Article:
Rep.-elect Bill Orton said he will retain an attorney to continue his fight against the Utah Tax Commission in a sales-tax dispute.
"It appears I probably will not have the time personally to go in and represent myself again," he said in a telephone interview Thursday from Washington, where he was meeting with congressional leaders and looking for a place to live."I am not just going to walk away from it," he said. "It's a matter of principle."
He wants an "independent body to decide whether I owe the tax. If I do, it's been paid. If not, they owe me a refund."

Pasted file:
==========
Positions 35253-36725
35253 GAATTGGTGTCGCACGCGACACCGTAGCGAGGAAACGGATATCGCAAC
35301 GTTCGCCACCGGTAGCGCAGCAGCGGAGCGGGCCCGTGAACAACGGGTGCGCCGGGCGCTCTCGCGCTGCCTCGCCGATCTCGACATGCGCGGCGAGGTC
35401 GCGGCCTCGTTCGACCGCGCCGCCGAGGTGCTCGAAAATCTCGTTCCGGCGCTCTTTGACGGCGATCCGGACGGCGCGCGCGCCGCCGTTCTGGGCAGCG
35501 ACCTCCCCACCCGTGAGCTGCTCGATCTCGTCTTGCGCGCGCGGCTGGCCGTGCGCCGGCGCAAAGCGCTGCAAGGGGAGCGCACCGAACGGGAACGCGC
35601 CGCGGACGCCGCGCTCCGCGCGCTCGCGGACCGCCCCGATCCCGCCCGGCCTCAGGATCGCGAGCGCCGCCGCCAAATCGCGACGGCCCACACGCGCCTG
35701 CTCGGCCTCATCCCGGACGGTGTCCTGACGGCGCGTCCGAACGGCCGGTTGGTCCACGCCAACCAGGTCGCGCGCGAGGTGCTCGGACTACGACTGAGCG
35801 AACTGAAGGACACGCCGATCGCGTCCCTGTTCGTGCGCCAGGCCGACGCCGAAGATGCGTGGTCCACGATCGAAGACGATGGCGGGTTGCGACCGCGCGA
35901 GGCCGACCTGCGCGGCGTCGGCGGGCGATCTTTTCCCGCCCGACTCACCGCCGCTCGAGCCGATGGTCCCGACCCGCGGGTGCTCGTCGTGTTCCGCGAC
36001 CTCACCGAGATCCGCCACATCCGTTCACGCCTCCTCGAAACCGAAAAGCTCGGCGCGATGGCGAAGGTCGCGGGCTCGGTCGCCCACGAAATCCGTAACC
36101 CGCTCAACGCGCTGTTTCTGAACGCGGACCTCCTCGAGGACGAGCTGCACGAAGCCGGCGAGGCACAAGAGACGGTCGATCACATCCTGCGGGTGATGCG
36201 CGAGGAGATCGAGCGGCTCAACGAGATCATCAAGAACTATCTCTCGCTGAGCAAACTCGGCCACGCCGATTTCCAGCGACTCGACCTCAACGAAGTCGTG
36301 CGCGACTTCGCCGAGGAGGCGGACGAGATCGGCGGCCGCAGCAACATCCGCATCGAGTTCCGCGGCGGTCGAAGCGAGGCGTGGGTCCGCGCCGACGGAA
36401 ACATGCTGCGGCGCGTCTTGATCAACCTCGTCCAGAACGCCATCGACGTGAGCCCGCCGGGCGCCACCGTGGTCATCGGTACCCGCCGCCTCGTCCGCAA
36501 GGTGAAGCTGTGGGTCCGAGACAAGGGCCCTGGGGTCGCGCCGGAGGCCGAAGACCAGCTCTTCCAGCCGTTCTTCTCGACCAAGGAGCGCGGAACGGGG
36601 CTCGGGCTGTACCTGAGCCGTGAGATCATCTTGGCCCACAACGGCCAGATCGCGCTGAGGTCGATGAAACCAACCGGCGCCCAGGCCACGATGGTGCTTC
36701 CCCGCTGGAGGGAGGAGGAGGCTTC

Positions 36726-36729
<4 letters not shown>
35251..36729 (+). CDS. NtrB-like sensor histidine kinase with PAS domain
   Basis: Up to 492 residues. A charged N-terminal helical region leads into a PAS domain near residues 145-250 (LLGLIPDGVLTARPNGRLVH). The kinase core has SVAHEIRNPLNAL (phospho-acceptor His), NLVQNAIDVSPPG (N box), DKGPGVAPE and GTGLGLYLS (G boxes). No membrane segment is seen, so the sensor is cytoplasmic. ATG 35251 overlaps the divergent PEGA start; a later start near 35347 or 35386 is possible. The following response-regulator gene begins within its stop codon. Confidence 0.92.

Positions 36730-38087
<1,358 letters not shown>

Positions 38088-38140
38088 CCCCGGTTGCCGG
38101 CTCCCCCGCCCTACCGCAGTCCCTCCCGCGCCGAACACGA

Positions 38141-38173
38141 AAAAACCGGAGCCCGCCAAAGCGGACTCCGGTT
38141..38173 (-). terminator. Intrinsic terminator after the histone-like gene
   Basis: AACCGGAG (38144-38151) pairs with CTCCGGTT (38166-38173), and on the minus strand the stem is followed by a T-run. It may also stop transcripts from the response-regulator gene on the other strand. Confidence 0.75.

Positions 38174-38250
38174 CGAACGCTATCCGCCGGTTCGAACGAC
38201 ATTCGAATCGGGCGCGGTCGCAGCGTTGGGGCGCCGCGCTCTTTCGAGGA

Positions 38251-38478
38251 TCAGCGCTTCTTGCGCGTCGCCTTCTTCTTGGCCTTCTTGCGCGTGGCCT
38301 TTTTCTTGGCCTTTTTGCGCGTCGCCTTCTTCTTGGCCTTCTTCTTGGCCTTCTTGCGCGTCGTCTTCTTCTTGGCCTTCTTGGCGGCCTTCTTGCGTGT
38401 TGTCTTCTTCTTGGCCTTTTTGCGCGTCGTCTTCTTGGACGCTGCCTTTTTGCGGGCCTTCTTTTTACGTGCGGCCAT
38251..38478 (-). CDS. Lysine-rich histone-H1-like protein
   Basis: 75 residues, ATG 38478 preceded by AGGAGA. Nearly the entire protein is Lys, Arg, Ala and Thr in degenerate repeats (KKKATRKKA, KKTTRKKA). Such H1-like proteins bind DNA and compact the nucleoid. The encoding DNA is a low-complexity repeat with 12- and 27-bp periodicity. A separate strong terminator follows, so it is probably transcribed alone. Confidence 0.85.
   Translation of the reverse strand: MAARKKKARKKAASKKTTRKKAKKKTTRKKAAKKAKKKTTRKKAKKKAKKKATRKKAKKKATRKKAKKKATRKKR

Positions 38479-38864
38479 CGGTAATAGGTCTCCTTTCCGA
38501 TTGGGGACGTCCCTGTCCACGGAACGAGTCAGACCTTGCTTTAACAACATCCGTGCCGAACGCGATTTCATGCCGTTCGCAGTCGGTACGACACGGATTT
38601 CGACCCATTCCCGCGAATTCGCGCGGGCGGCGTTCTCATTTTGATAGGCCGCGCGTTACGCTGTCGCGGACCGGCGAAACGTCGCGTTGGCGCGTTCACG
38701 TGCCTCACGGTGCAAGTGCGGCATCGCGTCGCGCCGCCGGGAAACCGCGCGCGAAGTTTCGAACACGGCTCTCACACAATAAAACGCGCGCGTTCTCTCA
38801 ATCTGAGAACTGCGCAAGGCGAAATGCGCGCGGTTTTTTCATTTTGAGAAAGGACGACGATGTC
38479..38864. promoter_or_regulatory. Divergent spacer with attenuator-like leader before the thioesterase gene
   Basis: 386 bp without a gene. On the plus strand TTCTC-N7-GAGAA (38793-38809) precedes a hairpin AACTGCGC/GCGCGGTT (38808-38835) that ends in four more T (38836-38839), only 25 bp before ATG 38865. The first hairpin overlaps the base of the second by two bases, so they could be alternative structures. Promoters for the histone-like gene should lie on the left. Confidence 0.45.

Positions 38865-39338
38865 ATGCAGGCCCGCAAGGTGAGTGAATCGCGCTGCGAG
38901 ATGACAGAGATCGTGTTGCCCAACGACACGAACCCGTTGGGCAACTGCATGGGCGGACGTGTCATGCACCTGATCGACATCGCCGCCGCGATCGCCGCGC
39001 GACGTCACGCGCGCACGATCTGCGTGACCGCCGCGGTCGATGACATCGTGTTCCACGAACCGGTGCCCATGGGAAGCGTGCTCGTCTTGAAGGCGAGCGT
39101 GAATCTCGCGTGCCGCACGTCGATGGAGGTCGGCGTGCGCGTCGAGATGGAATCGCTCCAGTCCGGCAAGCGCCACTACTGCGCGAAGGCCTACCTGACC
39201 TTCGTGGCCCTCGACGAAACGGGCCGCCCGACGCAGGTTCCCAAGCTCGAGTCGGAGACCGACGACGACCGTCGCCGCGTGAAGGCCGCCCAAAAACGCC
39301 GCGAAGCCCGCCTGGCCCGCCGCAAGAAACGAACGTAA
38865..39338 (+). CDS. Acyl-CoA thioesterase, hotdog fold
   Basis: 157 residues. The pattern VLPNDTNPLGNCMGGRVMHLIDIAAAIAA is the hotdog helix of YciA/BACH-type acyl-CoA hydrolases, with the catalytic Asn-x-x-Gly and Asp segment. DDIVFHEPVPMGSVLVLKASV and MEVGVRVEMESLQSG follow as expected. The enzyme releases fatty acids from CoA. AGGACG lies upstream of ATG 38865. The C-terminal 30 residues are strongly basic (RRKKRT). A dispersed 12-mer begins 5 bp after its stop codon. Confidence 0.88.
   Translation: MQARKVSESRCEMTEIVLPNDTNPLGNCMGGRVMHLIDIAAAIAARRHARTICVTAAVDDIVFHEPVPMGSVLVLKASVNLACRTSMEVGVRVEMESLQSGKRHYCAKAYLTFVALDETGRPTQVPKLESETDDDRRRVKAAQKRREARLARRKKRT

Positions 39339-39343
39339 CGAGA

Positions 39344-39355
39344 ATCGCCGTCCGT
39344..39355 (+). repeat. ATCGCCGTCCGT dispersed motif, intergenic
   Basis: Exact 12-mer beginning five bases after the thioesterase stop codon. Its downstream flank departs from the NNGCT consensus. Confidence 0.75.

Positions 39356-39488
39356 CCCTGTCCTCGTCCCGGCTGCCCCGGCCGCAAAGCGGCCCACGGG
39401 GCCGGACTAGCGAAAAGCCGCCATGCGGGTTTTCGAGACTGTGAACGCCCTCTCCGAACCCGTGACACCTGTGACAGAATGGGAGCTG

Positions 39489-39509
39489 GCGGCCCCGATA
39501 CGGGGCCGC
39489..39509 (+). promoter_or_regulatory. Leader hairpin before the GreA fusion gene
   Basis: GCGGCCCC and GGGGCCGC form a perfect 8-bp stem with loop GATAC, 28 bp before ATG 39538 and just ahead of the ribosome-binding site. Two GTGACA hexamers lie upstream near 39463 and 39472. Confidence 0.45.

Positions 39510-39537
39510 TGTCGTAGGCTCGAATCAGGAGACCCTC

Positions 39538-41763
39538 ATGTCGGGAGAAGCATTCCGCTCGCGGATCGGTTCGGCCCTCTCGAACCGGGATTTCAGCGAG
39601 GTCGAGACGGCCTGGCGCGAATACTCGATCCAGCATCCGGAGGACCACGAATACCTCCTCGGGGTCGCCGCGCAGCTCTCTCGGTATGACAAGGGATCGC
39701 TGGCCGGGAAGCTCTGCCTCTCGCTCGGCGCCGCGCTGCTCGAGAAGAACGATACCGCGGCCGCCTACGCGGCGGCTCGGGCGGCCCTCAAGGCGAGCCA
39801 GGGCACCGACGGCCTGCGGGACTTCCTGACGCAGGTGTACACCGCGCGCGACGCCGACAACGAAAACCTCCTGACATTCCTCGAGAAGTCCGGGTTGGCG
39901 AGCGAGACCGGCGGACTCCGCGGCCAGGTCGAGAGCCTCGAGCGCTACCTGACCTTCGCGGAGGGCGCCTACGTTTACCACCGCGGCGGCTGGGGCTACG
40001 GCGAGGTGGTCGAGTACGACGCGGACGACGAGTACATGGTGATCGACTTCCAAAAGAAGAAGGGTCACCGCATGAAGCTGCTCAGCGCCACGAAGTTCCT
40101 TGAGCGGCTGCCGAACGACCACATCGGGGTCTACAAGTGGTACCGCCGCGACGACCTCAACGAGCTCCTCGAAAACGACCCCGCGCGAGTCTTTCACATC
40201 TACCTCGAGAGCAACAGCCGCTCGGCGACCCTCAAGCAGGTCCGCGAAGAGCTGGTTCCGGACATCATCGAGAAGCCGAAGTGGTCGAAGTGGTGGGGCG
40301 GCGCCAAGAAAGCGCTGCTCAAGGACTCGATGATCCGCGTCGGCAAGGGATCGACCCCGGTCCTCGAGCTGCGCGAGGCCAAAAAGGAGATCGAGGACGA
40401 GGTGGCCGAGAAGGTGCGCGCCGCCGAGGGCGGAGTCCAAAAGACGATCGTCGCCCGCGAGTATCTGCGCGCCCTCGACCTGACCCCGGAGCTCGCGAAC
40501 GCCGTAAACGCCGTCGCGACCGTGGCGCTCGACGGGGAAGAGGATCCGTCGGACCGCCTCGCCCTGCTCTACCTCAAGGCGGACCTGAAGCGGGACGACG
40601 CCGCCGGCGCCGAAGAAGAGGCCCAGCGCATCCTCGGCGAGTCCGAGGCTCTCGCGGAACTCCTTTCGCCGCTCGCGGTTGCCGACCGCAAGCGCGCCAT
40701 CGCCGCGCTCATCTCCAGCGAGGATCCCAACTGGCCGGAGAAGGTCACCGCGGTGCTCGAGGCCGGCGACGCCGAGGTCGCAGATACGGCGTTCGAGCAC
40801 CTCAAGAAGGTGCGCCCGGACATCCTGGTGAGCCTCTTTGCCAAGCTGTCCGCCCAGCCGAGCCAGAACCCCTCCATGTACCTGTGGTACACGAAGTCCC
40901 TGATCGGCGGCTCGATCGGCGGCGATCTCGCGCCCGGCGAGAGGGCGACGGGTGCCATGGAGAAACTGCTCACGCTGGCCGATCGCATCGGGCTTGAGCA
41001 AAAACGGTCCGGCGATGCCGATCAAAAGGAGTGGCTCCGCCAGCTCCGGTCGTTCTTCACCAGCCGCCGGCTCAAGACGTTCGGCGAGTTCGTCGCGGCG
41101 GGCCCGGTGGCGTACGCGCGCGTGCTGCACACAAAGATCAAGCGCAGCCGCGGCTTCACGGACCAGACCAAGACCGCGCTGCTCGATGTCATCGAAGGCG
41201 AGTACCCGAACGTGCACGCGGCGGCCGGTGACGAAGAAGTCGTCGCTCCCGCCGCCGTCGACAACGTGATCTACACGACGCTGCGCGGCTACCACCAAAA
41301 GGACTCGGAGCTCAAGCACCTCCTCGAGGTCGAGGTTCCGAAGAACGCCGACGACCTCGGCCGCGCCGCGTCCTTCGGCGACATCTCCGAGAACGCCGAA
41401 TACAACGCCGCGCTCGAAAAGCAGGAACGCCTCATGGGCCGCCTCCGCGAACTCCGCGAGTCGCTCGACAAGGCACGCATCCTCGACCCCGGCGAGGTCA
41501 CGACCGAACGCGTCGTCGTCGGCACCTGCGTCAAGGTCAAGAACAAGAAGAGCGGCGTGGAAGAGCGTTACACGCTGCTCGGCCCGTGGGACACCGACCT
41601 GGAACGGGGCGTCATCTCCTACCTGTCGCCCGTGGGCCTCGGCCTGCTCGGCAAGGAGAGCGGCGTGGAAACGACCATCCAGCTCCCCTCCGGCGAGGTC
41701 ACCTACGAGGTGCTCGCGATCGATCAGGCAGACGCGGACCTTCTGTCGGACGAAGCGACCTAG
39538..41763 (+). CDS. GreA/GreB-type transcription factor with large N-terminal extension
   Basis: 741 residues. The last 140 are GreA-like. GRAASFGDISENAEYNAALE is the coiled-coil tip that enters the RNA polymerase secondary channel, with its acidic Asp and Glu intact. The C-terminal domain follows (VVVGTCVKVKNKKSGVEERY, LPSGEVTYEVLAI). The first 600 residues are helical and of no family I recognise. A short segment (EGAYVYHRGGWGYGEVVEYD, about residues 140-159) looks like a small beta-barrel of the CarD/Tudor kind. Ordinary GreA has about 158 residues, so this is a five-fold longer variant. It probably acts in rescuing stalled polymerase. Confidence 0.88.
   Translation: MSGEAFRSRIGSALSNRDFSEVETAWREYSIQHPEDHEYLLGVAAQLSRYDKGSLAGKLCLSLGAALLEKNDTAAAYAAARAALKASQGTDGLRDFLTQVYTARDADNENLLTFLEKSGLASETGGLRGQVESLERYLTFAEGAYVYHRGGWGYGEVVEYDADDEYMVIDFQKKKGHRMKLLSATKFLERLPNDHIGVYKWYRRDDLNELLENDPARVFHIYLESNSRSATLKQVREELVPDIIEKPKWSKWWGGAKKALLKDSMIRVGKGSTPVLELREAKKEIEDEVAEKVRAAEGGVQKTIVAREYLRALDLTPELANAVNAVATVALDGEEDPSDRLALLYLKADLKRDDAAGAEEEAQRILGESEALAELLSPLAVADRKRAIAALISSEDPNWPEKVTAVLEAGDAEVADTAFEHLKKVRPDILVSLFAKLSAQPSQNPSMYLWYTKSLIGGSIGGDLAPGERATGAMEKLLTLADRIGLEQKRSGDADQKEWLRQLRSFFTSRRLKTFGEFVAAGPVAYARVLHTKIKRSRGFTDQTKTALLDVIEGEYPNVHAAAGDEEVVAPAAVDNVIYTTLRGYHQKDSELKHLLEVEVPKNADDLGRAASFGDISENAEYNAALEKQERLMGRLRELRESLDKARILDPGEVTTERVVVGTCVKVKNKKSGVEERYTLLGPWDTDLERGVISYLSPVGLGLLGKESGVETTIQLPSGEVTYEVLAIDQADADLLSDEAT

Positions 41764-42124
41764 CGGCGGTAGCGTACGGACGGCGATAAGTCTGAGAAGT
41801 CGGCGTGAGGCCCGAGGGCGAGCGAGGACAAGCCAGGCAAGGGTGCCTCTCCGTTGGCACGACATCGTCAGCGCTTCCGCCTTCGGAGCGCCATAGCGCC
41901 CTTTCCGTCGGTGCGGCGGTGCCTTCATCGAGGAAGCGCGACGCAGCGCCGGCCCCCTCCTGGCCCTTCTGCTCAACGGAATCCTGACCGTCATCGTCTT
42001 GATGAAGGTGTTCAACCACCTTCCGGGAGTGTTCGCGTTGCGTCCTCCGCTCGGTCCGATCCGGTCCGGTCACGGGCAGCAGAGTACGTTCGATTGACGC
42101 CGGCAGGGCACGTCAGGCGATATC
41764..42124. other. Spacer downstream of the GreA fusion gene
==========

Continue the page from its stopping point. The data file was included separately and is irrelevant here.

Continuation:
The Tax Commission concluded in 1987 and 1989 that he failed to pay sales tax on an automobile purchased, titled and registered in Oregon - which does not have a sales tax - and later operated in Utah.
Orton contended he had a residence in Oregon.
"The titling and registration of the vehicle in Oregon by the petitioner was an attempt to fraudulently evade Utah taxes," according to the final commission decision dated March 7, 1989. That decision upheld the assessment of the sales tax and a 100 percent fraud penalty, plus interest, spokeswoman Janice Perry said.
The commission also contends Orton has exhausted his avenues of appeal with the commission.
"I believe the Tax Commission is wrong about the tax penalty and liability, and wrong on its determination about the appeal process," said Orton, a Salt Lake City-based tax attorney.